"To have to follow a guy - I'm following him a couple people removed - but a man like Jim Johnson who had all that success. I would love to have someone say, 'Hey, we're almost there,' " Davis said recently.
It could take a while. Johnson walked into a much better situation and had potent pieces to work with when he was brought aboard in 1999. The cupboard is nearly empty as Davis takes over.
So much attention has been paid to Kelly and the Eagles quarterback competition heading into training camp. But the Eagles' immediate and long-term prospects will hinge as much on the defense and the man who will pilot it as anything.
Like Johnson, most Eagles fans knew little of Davis before he was hired. There was the anecdote about having been an Eagles ball boy in the 1970s when Dick Vermeil was coach and his father, Bill, was an assistant. And there were the two failed but brief tenures as a coordinator with the 49ers and Cardinals.
But the 47-year-old Davis has slipped into Philadelphia a relative unknown and has managed, in five months, to stay under the radar. On the two occasions he has spoken publicly, reporters have been preoccupied with the schematic changes Davis will make.
As important as those plans are, there's more to running a defense than just X's and O's. There is a certain mentality a coordinator can bring to his unit, so much that a defense can often reflect his personality.
Johnson was a tough, no-nonsense coach. He and his assistants could grind on their players. But Johnson had their loyalty and they bought into his attacking-style defense that was, if anything, tough as leather.
Davis comes from the Bill Cowher-Dom Capers-Dick LeBeau School of Defense. He got his NFL coaching start working under that threesome in Pittsburgh. Capers took him to Carolina to coach outside linebackers.
He then bounced around the league before 49ers coach Mike Nolan hired him as defensive coordinator in 2005. Nolan called the plays for a defense that was among the league's worst, but Davis was out after two seasons.
He got another opportunity three years later in Arizona, but his 4-3 "under" - a hybrid scheme up front - went from decent in his first year to disastrous in his second and last season as coordinator. The Eagles are hoping the third time is a charm.
Davis didn't make any excuses for his first two stints as a coordinator. In person, he has an engaging temperament. During a one-on-one interview he wasn't afraid to use foul language - especially when asked to describe the mentality he brings to a defense.
"I'm not a complainer and I don't dwell on [stuff] that's hard," Davis said. "A guy gets hurt, you've got to solve it. There's no time to [complain] about your star got hurt or you don't have a good player at this position because nobody gives a [bleep]. At the end of the day you've got to get the guys to perform and you've got to solve the problem."
But Davis believes that many problems can be avoided by simply being organized. It's essential, of course, when overseeing a large group. But it matters most, he said, when he wants to relay to his assistants how he wants a position taught or when he's practicing the week before a game.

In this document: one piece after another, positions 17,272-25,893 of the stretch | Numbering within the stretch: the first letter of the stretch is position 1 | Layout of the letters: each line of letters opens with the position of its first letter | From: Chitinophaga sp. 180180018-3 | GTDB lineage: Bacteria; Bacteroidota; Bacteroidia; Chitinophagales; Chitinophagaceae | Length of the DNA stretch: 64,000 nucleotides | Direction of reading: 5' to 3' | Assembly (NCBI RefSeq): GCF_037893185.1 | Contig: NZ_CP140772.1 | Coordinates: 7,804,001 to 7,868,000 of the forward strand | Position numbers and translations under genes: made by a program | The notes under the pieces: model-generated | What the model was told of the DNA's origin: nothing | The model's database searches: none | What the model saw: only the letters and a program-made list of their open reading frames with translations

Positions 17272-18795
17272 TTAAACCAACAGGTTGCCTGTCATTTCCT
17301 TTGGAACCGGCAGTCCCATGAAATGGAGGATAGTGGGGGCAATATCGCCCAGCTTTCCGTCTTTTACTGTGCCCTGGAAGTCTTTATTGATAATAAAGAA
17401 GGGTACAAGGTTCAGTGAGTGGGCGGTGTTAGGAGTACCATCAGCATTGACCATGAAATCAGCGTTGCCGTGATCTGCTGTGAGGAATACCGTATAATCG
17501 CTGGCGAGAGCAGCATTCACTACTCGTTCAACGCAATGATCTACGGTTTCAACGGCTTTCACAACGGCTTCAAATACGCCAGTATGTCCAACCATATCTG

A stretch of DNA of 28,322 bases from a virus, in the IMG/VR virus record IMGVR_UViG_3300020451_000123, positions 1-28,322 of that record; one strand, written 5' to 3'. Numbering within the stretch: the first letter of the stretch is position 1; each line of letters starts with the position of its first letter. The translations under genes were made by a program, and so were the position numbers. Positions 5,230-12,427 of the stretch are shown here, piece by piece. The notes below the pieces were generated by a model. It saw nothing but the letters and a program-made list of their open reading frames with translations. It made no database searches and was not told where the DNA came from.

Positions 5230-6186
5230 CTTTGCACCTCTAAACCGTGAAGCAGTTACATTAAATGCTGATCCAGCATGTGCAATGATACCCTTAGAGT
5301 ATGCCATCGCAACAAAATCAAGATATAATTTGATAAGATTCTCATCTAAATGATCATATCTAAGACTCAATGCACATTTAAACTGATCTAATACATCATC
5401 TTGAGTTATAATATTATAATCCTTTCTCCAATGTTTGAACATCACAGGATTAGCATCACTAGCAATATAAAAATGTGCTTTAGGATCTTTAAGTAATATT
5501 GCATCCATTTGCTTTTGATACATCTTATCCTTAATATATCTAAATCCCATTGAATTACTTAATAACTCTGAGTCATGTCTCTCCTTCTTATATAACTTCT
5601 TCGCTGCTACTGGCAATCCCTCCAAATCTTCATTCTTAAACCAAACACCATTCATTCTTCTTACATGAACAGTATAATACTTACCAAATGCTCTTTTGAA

"What I ask the guys to practice is what I'm going to call in the game, and I've been in places that don't do that," Davis said. "I've been in places where they've practiced a bunch of stuff and then on game day they change their mind and we're running stuff that we weren't practicing.
"As a linebacker coach, I said coach, 'I just [messed] three of those up, but we hadn't done it all week. How about the stuff we ran?' "
Davis said he got his organizational skills from Capers, now the Packers' defensive coordinator, whom he called "as organized as anyone in the history of organization."
Bill McGovern, who coaches the Eagles' outside linebackers and had never met Davis until February, said he was instantly struck by his coordinator's preparedness.
"The way he delivers the installation to the players, even the way he brings it up to us in the meetings - 'Hey, this is what I want to go over. Bah-bah-boom. This is why we're doing it. We want to have this,' " McGovern said. "It's mapped out. There's a schedule."
But what happens when the schedule is blown up and there's a problem that needs to be solved, most pressingly during a game? Reid was as organized as they came, but he didn't have Johnson's ability to adjust in-game.
"When you're organized and you understand what you're doing, you can be confident. And you've got to call defenses with confidence," said McGovern, who was previously the defensive coordinator at Boston College. "Bill's been very confident and I think the players see that."
Still, it's difficult not to have some doubts about Davis. He struck out twice as a coordinator and it wasn't as if there were other teams this offseason knocking down his door. Johnson had one strike as an NFL coordinator, but that may just be an anecdotal similarity.
Again, Davis doesn't have the manpower Johnson had. He has done his best to temper expectations and has stressed the learning curve required in turning over the defense. But he knows the defensive bar has always been high in Philly, and no one has come close to clearing it since Johnson.
"I know this - when the season hits, nobody wants to hear any excuses but good defensive play," Davis said. "And at the end of the day, that's all that counts."
Contact Jeff McLane at email@example.com. Follow on Twitter @Jeff_McLane.